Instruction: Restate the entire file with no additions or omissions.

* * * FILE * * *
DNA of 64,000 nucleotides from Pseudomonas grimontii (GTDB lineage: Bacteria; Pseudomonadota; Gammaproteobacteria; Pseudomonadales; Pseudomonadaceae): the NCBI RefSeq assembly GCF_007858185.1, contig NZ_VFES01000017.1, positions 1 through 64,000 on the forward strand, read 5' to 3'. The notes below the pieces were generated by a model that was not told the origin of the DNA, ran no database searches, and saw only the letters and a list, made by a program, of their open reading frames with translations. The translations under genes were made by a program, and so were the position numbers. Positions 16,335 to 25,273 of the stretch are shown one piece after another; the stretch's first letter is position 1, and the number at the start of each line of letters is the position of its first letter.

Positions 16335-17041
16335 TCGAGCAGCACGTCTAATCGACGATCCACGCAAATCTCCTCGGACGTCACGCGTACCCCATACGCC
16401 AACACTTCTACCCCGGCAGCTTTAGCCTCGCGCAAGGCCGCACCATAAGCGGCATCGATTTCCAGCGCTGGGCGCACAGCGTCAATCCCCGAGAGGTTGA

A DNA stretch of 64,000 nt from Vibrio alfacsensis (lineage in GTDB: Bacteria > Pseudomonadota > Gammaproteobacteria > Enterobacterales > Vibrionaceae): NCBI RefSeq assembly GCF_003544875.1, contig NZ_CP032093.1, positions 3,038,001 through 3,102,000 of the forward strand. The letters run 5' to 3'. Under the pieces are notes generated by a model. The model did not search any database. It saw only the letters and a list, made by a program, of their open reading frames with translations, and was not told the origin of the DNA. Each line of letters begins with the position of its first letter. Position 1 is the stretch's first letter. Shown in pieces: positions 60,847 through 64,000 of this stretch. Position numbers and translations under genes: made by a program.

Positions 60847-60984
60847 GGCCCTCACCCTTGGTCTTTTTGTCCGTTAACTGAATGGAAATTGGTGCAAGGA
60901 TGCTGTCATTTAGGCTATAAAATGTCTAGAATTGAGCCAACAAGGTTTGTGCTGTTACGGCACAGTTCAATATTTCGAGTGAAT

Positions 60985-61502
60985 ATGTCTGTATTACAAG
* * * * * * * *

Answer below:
DNA of 64,000 nucleotides from Pseudomonas grimontii (GTDB lineage: Bacteria; Pseudomonadota; Gammaproteobacteria; Pseudomonadales; Pseudomonadaceae): the NCBI RefSeq assembly GCF_007858185.1, contig NZ_VFES01000017.1, positions 1 through 64,000 on the forward strand, read 5' to 3'. The notes below the pieces were generated by a model that was not told the origin of the DNA, ran no database searches, and saw only the letters and a list, made by a program, of their open reading frames with translations. The translations under genes were made by a program, and so were the position numbers. Positions 16,335 to 25,273 of the stretch are shown one piece after another; the stretch's first letter is position 1, and the number at the start of each line of letters is the position of its first letter.

Positions 16335-17041
16335 TCGAGCAGCACGTCTAATCGACGATCCACGCAAATCTCCTCGGACGTCACGCGTACCCCATACGCC
16401 AACACTTCTACCCCGGCAGCTTTAGCCTCGCGCAAGGCCGCACCATAAGCGGCATCGATTTCCAGCGCTGGGCGCACAGCGTCAATCCCCGAGAGGTTGA

A DNA stretch of 64,000 nt from Vibrio alfacsensis (lineage in GTDB: Bacteria > Pseudomonadota > Gammaproteobacteria > Enterobacterales > Vibrionaceae): NCBI RefSeq assembly GCF_003544875.1, contig NZ_CP032093.1, positions 3,038,001 through 3,102,000 of the forward strand. The letters run 5' to 3'. Under the pieces are notes generated by a model. The model did not search any database. It saw only the letters and a list, made by a program, of their open reading frames with translations, and was not told the origin of the DNA. Each line of letters begins with the position of its first letter. Position 1 is the stretch's first letter. Shown in pieces: positions 60,847 through 64,000 of this stretch. Position numbers and translations under genes: made by a program.

Positions 60847-60984
60847 GGCCCTCACCCTTGGTCTTTTTGTCCGTTAACTGAATGGAAATTGGTGCAAGGA
60901 TGCTGTCATTTAGGCTATAAAATGTCTAGAATTGAGCCAACAAGGTTTGTGCTGTTACGGCACAGTTCAATATTTCGAGTGAAT

Positions 60985-61502
60985 ATGTCTGTATTACAAG